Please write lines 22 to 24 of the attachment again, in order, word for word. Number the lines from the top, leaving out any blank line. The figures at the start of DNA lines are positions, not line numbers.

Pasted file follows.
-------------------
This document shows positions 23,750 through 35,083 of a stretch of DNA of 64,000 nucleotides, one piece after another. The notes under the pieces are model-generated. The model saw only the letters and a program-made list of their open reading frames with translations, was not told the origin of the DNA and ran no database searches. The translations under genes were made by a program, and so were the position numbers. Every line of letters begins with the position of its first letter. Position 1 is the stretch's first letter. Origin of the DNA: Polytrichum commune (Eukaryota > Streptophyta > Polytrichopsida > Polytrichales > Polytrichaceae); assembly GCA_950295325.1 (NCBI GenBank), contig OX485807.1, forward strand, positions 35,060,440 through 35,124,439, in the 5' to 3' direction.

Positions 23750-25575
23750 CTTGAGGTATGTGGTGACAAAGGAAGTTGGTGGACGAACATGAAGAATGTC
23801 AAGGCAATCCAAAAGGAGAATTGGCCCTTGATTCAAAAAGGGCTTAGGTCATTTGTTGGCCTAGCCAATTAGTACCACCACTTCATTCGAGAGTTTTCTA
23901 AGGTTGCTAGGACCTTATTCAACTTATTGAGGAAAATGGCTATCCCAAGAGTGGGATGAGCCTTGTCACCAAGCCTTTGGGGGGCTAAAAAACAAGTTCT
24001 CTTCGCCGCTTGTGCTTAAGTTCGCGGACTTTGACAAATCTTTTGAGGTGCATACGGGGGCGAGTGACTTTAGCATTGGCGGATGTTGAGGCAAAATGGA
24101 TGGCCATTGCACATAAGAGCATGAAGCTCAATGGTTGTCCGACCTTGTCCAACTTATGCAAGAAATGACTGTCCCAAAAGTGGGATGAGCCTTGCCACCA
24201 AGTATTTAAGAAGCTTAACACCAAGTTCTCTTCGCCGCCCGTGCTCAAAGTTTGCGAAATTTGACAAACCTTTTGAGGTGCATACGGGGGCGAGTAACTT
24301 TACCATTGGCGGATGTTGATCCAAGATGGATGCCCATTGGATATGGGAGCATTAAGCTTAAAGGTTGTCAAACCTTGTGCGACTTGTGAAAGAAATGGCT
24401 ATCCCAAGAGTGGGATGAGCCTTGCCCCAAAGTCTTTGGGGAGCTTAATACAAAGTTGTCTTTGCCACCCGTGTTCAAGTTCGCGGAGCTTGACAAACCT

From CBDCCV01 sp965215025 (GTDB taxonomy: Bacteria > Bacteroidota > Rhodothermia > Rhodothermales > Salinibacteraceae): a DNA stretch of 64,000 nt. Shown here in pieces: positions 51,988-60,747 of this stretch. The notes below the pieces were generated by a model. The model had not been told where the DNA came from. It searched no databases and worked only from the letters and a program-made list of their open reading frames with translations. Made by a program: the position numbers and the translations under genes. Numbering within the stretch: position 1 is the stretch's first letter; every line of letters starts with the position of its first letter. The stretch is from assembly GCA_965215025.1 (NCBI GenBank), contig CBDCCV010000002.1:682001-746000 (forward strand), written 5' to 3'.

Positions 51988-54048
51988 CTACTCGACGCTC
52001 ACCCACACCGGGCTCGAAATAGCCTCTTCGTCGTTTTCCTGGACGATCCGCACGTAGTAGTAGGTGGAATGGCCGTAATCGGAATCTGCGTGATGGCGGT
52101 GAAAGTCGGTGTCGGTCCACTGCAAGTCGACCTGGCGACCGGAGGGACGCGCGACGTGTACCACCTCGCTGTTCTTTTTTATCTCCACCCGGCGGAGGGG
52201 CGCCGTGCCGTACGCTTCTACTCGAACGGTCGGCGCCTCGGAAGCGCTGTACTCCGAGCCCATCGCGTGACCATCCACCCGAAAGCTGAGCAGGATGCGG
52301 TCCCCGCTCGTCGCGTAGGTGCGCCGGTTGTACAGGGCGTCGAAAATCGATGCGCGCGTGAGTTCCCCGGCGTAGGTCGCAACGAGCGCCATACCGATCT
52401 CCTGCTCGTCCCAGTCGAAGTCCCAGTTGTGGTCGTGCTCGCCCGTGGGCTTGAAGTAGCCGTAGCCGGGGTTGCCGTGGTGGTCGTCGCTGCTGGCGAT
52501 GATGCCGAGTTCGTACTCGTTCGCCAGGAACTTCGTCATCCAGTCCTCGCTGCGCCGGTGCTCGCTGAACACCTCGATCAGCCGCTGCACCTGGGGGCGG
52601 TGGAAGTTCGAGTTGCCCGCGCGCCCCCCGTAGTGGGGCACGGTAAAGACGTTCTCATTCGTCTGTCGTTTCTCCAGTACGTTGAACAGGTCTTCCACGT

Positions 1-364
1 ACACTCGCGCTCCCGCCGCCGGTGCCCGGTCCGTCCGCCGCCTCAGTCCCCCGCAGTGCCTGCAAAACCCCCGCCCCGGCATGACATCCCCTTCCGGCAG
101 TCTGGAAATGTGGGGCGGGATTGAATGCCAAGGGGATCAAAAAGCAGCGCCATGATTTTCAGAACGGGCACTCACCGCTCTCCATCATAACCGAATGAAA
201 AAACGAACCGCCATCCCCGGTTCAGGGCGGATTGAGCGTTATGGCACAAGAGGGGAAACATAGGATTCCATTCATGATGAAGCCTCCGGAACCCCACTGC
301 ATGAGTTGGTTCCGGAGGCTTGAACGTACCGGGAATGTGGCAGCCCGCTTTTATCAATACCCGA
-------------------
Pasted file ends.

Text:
1 ACACTCGCGCTCCCGCCGCCGGTGCCCGGTCCGTCCGCCGCCTCAGTCCCCCGCAGTGCCTGCAAAACCCCCGCCCCGGCATGACATCCCCTTCCGGCAG
101 TCTGGAAATGTGGGGCGGGATTGAATGCCAAGGGGATCAAAAAGCAGCGCCATGATTTTCAGAACGGGCACTCACCGCTCTCCATCATAACCGAATGAAA
201 AAACGAACCGCCATCCCCGGTTCAGGGCGGATTGAGCGTTATGGCACAAGAGGGGAAACATAGGATTCCATTCATGATGAAGCCTCCGGAACCCCACTGC